• Difficulty perching
  • Tail wagging
  • A paralyzed leg

Never try to free the egg yourself as this risks breaking the egg shell and causing a serious condition called egg peritonitis. Seek the help of a vet who will treat the bird with calcium, oxytocin, lubrication, and warmth so as to help the bird pass the egg naturally.

6: Psittacine Beak and Feather Disease (PBFD)

This condition is commonly the cause of birds that looked like a plucked chicken. It is caused by the circovirus and spread by virus particles in feather and skin dander.

Typically birds with PBFD have:

  • Malformed feathers e.g. typically sharp or with clubbed ends
  • Colored feathers lose their pigment
  • Unusually short pin feathers
  • The powder down feathers are lost
  • Those feathers present have bloody shafts

One of the devastating things about PBFD is that there is no cure and it’s also highly infectious. Affected birds must be kept strictly quarantined to avoid spreading the condition to others. Mildly affected birds can be nursed to extend life, but those badly affected may need to be euthanized on humane grounds.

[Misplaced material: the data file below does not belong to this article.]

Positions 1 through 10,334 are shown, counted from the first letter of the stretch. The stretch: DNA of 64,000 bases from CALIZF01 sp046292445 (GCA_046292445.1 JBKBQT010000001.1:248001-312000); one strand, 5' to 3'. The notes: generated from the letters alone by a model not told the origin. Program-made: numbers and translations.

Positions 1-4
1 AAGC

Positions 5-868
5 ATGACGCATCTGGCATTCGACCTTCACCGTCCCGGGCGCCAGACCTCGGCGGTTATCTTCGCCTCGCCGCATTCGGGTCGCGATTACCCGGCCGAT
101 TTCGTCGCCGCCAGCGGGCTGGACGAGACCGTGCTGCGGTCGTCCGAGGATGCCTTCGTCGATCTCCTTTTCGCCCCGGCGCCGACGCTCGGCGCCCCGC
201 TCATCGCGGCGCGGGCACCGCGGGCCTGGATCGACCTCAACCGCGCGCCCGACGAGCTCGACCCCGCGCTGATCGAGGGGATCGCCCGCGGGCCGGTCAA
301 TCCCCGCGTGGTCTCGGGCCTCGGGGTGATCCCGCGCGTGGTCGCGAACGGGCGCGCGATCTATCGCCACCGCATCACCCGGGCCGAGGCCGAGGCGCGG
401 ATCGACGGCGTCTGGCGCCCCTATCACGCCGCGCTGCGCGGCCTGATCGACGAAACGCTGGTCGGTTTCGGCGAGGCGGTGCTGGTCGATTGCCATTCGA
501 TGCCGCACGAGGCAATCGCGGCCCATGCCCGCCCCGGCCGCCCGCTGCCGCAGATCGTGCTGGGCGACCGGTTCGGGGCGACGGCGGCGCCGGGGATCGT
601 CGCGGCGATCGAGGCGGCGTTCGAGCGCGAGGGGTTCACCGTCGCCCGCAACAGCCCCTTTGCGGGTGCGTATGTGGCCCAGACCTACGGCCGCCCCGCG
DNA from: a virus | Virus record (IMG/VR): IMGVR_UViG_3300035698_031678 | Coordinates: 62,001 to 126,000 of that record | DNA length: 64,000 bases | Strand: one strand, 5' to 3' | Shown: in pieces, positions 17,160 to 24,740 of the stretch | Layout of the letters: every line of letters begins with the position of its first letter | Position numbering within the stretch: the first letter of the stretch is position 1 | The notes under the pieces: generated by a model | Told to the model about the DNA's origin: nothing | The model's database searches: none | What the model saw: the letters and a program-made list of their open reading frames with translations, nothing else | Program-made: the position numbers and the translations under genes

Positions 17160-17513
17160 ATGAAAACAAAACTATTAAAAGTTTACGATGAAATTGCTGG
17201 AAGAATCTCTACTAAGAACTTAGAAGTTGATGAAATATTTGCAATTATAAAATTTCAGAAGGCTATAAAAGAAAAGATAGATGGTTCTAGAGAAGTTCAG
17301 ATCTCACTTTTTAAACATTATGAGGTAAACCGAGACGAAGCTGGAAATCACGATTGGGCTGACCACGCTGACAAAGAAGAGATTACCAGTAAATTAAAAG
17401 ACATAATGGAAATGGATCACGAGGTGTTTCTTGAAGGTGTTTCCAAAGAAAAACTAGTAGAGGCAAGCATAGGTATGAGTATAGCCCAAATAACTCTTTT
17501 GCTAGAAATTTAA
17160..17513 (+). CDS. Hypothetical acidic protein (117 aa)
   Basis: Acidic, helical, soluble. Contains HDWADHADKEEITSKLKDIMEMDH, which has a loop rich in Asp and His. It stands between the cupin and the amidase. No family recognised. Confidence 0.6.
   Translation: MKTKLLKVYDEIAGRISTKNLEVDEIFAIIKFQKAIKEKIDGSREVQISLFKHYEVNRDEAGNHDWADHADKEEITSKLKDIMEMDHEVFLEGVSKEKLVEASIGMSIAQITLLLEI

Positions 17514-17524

7: Stress

Parrots are flock birds that love to fly free and spend time with other birds. When kept in captivity, especially in cramped or dirty conditions, they quickly succumb to stress. This weakens their immune system making them vulnerable to secondary infections.

But happily, the responsible bird keeper can take steps to avoid stress in their birds and protect their good health. This includes:

  • Researching and feeding the ideal diet for that parrot species
  • Providing a cage of sufficient size for the bird to fly a few wing beats horizontally
  • Keeping the cage free from droppings and in a clean airspace.
  • Give the birds plenty of social interaction and play (clicker training and using puzzle feeders are simple ways to provide this)

And last, but certainly not least, plan ahead! Don’t wait for your parrot to become sick before finding a good avian vet. Research the nearest specialist vet now, while your bird is healthy, so that if the bird does sicken you can seek help quickly.